My initial reaction was to say no, but Jacob was quick to point out that I didn’t have any real reason to forbid it. The house was empty, had been, save for my occasional trips out to collect the mail and water the plants and tend to all the little things that needed tending to. “I want to get back into the house,” he said. “It’s essential, man. I’ve got to have days like he used to. Get up, roll out of his bed, use his bathroom, cook in his kitchen.”
“I don’t know, man…”
“Come on, what does it matter? It’s not like either of your folks are in any kind of a position to care.”
I frowned. “Fine. Fuck it. Whatever. Do what you have to do.”
I went by his place to drop off the keys and that was that. We didn’t speak for days afterwards.
With no word from Jacob, I spent more time visiting my mom. I read to her, asked her about her childhood, tried to engage with her without bringing up who I was or why she was in a hospital bed. She asked about her husband, and I had no answers for her. I asked about my father, and she told me stories from when he was my age, from before they’d had me, from when they were both young. I listened for as long as she was willing to talk, and when she grew tired or disinterested, I asked her if there was anything I could get her before I left.
She never said yes.
Time passed. Finally, I called Jacob one evening after I’d gotten home from work. His phone rang, and just when I was ready to give up, I heard his voice say, “Yes?” I frowned. That was how my dad used to answer his phone. Was that a coincidence, or did Jacob see my father do that in a video or something. “Well? What is it?” he went on.
I couldn’t decide if I wanted to be civil or not. My sense of civility won out, even if my patience was quickly fraying.
“How’s it going, man? What’s the word?”
Jacob snorted. “Weren’t you raised to speak more clearly than that?”
I sighed, rolled my eyes. “I take that mean to you’re in character. Do you feel like you’re ready?”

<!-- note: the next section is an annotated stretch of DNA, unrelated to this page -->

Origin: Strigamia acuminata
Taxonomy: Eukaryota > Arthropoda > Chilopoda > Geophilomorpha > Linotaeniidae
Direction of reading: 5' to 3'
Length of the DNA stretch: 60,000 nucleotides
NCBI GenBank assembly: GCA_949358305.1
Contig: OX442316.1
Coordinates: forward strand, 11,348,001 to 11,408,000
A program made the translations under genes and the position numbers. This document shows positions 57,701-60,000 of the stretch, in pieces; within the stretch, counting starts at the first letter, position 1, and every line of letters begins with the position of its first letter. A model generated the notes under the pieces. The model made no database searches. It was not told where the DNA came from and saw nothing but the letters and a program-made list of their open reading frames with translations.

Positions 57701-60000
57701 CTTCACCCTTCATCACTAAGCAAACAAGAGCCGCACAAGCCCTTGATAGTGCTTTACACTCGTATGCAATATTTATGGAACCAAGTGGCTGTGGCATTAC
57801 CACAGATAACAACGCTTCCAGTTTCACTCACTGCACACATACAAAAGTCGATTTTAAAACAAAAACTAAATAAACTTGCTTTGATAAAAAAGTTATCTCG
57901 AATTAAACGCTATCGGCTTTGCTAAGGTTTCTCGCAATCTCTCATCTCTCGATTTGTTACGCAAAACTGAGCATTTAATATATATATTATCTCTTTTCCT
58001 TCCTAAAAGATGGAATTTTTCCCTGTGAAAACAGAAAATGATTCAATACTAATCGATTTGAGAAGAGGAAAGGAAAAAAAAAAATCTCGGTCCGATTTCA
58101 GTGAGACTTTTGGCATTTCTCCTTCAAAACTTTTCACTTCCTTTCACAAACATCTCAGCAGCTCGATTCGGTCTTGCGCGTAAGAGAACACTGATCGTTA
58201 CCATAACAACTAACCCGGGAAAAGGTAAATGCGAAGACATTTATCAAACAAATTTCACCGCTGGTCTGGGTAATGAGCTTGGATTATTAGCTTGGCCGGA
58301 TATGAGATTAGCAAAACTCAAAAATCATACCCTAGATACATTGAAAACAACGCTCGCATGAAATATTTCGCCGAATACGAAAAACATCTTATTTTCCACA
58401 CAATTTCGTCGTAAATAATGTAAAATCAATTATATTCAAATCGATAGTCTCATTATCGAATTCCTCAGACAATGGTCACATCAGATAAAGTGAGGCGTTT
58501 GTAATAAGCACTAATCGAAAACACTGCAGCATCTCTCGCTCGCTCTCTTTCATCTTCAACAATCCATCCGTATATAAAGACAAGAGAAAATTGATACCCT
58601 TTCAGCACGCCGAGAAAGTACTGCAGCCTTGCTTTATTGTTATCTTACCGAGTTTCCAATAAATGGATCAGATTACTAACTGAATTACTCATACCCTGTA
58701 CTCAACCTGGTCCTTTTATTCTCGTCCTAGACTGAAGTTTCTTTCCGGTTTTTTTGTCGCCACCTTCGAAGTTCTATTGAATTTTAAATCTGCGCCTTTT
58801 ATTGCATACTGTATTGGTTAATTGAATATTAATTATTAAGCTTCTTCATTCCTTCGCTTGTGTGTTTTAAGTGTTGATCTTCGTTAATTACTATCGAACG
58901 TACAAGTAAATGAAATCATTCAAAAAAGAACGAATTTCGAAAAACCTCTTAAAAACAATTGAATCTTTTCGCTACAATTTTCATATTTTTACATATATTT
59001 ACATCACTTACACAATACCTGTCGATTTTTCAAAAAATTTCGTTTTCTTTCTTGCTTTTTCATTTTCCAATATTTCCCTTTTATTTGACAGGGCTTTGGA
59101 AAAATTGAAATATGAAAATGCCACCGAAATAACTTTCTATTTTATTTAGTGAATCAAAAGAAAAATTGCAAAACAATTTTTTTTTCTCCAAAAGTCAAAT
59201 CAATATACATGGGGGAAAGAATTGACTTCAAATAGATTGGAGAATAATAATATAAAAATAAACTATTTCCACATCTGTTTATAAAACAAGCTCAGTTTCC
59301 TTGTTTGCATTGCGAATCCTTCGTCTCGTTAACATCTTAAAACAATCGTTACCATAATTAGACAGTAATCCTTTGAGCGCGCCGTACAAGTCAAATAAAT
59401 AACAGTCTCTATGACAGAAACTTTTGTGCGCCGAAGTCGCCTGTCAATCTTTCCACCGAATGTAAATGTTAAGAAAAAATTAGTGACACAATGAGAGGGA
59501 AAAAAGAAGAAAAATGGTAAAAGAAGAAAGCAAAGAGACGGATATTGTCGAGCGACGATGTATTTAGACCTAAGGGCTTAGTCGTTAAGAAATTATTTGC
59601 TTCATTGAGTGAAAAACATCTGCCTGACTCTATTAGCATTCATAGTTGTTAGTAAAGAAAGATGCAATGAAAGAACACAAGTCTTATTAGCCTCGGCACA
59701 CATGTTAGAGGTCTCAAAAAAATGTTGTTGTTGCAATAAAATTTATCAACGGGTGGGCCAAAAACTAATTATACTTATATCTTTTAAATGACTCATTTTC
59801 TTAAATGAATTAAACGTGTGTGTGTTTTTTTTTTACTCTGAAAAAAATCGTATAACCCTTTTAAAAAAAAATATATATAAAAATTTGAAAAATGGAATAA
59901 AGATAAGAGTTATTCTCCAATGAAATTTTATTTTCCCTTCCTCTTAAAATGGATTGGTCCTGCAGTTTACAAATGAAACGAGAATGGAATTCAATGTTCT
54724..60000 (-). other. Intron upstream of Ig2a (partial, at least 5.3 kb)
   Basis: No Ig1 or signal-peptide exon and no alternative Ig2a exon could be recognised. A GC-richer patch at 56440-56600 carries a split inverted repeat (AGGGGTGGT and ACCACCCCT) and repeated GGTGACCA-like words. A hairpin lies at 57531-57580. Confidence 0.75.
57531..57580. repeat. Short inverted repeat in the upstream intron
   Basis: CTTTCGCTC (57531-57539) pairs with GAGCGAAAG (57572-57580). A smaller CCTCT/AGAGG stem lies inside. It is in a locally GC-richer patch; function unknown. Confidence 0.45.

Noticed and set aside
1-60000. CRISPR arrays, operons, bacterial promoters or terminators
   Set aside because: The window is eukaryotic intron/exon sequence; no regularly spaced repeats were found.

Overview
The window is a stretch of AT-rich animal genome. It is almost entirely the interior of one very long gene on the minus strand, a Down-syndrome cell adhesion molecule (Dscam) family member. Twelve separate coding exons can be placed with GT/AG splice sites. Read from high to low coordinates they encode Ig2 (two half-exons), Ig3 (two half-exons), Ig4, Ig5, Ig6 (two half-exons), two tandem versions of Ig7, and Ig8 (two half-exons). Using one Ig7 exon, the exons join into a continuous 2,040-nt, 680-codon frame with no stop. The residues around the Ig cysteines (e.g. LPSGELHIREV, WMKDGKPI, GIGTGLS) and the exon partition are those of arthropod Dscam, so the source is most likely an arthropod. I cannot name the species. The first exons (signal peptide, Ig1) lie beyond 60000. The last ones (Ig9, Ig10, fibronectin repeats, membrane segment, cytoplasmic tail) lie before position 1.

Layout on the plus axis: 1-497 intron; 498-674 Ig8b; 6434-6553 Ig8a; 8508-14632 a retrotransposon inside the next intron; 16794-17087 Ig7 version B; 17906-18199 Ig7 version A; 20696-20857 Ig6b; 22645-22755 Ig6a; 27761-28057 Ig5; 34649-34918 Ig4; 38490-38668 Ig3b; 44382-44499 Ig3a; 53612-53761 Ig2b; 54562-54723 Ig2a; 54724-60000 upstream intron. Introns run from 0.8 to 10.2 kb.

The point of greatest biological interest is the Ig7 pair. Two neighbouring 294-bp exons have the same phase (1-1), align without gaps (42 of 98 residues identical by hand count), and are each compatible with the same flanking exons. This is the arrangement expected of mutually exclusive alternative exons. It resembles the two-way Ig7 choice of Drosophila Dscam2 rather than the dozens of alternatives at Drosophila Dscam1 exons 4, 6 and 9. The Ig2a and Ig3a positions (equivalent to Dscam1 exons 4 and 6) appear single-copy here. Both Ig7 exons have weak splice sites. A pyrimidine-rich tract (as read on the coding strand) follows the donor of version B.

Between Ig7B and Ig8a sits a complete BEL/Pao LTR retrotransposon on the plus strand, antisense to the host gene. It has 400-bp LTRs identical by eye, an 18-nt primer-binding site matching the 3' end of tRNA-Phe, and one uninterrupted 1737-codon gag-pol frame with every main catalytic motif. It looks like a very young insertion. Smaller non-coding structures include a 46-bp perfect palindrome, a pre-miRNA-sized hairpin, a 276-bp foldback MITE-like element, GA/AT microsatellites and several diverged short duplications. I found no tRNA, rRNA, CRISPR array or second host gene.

There was silence on the other end of the line. I could hear Jacob breathing, was just about to repeat the question when he answered softly, “Yeah. Yeah, I’m ready. Let’s go see your mother.”
“Okay. What day works for you?”
“Let’s go now.”
I blinked in surprise at Jacob’s eagerness, as well as the simple directness of the order he’d just given me. There was no mistaking it; it had definitely been an order. “Are you sure? It’s getting late, man. We don’t have to do this tonight.”
“No, it has to be now. It has to be tonight.” He paused, took a deep breath, exhaled. “I don’t want to wait any longer.”
“Alright. Do you want to meet there or–”
“Come get me. I’ll be waiting for you.” With that he hung up.
“Presumptuous bastard,” I hissed at the phone, and they I left to get him.
I arrived at my parents’ house to find it a mess. There were takeout bags and cartons and boxes all over the living room and the dining room. In the kitchen, dirty plates covered in half-eaten meals lined the sink. I could only imagine what the bedroom must have looked like.
“Jesus, man. I know there’s no one else here, but try not to turn the place into a sty, huh?”
Jacob just shrugged. “You know I’ve never been good at keeping the place up without your mother around.”
I stared at Jacob blankly. It was true that my father had been decidedly lax about housecleaning when my mom had gone to visit my aunt or my grandparents. “Are you going to be doing this the entire night? Talking to me in character or whatever?”
Jacob arched an eyebrow and snorted. I sighed.
“Well, you’ve nailed the surliness. Alright, well, whatever. Let’s get going.”